Report on Bagana (Papua New Guinea) — January 1989
Scientific Event Alert Network Bulletin, vol. 14, no. 1 (January 1989)
Managing Editor: Lindsay McClelland..
Bagana (Papua New Guinea) Avalanche breaches summit; lava drains from crater
Please cite this report as:
Global Volcanism Program, 1989. Report on Bagana (Papua New Guinea). In: McClelland, L. (ed.), Scientific Event Alert Network Bulletin, 14:1. Smithsonian Institution. https://doi.org/10.5479/si.GVP.SEAN198901-255020.
Papua New Guinea
6.137°S, 155.196°E; summit elev. 1855 m
All times are local (unless otherwise noted)
"A minor collapse took place near the summit early on 22 January. The summit was reported to be glowing bright red at about 0430, then changed from red to yellow as it became even brighter. This activity culminated in an avalanche of incandescent boulders down the SE flank . . . . Shortly afterward, a large plume of ash and vapour developed. Inspections . . . on 28 January and 3 February revealed that structural failure had occurred at the outflow point of the lava flow on the E edge of the summit. The breach that was formed allowed rapid drainage of lava, forming a crater at Bagana's summit. The lava in the crater has a flat surface and appears to be flowing freely through the breach.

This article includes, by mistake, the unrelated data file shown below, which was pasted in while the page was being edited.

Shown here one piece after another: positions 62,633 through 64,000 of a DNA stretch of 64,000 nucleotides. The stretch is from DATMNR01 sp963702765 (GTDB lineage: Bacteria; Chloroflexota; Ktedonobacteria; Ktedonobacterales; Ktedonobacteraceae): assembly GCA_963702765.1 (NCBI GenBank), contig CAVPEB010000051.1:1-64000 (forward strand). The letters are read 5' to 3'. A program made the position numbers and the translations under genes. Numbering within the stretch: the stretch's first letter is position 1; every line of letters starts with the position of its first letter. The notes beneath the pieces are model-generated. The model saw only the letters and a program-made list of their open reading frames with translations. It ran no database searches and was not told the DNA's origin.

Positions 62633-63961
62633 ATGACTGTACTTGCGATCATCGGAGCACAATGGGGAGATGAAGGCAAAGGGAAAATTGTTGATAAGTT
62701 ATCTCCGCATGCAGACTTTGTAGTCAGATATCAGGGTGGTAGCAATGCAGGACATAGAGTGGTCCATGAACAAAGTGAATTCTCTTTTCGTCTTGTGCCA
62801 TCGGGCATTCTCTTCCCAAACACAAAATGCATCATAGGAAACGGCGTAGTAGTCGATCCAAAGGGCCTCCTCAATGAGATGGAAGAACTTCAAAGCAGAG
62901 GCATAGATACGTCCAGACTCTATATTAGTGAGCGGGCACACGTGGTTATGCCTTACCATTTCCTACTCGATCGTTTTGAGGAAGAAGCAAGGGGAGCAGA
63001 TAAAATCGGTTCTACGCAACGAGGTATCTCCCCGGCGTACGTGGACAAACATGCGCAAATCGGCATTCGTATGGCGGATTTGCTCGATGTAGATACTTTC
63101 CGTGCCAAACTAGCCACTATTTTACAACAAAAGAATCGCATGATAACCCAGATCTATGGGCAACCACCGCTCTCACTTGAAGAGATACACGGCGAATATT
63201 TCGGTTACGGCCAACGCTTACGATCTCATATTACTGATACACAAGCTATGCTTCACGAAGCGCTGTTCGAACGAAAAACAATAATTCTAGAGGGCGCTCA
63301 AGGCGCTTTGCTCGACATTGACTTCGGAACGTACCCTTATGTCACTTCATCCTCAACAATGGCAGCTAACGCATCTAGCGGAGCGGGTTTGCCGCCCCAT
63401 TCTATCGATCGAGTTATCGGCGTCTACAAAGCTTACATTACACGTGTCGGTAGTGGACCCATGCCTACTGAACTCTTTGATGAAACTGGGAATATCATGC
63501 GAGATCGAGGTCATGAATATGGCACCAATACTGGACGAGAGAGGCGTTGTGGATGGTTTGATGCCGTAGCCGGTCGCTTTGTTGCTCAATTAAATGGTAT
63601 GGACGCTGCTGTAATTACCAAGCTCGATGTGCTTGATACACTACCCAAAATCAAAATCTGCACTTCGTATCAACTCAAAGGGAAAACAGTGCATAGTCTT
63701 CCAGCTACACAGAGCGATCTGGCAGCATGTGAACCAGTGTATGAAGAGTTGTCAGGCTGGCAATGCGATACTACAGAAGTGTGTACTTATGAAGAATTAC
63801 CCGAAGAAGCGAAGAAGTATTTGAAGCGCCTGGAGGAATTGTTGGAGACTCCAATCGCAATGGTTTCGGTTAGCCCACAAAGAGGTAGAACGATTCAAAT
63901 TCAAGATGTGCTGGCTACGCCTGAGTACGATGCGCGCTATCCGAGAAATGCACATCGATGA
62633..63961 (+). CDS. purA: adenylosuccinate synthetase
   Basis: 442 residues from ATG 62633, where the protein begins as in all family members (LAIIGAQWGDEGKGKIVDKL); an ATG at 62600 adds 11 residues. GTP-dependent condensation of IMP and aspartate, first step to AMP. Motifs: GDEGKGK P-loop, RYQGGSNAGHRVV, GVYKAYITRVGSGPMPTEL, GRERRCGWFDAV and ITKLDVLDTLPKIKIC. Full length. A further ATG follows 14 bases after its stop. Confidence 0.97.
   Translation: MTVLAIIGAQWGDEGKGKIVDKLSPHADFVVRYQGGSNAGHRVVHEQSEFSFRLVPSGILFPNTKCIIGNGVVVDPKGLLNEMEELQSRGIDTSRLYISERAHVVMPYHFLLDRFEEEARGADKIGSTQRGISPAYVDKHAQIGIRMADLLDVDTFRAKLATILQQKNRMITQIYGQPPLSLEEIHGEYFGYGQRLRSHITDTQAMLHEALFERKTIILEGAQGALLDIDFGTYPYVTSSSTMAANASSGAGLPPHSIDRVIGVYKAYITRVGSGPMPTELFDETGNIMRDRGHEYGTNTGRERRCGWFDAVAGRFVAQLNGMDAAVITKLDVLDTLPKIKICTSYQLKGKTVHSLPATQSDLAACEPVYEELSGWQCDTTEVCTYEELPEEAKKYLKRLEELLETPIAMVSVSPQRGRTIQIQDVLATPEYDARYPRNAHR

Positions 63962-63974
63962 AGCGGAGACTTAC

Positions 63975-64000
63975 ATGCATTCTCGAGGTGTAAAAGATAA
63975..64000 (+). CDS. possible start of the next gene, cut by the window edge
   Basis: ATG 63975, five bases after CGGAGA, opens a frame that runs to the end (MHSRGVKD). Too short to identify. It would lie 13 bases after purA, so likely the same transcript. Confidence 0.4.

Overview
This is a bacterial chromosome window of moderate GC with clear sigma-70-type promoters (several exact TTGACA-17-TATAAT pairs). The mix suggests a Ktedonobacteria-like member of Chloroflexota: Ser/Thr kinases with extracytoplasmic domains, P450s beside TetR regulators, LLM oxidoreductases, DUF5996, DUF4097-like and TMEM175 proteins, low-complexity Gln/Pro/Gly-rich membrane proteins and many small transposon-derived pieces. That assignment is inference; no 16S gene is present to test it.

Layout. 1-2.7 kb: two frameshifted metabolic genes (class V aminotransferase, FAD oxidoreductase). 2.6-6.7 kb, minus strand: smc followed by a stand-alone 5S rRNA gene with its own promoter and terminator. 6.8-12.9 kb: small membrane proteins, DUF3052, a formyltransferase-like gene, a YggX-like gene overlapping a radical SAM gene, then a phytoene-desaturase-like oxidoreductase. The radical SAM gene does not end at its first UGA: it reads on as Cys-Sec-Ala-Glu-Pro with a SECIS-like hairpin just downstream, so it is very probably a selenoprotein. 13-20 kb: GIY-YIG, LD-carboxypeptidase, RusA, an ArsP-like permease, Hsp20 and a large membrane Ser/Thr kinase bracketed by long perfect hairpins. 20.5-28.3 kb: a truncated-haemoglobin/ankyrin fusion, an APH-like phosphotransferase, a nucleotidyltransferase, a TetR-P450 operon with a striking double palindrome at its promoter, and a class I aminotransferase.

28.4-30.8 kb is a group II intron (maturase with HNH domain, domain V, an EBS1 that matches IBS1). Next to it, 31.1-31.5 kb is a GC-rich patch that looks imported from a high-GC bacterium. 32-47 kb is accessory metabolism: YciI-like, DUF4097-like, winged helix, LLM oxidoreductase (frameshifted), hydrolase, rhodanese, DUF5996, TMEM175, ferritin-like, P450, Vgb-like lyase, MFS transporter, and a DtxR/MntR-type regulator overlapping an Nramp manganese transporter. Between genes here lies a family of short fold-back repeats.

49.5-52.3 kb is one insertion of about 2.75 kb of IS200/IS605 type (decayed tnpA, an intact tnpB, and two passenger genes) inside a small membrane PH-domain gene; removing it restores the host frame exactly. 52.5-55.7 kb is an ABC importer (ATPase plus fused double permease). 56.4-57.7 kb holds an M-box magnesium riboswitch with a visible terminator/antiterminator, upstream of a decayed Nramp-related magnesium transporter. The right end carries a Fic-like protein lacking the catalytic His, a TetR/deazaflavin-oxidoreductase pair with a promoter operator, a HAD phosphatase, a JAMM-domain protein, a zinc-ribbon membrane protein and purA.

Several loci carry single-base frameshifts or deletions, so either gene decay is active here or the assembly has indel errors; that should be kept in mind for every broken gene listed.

"It is concluded that the bright glow from the summit seen on 22 January resulted from the emergence of a pulse of hotter, more fluid lava which destabilized the edge of the dome and initiated the breaching."
Geologic Background. Bagana volcano, occupying a remote portion of central Bougainville Island, is one of Melanesia's youngest and most active volcanoes. This massive symmetrical cone was largely constructed by an accumulation of viscous andesitic lava flows. The entire edifice could have been constructed in about 300 years at its present rate of lava production. Eruptive activity is frequent and characterized by non-explosive effusion of viscous lava that maintains a small lava dome in the summit crater, although explosive activity occasionally producing pyroclastic flows also occurs. Lava flows form dramatic, freshly preserved tongue-shaped lobes up to 50 m thick with prominent levees that descend the flanks on all sides.
Information Contacts: C. McKee, H. Patia, and P. de Saint-Ours, RVO.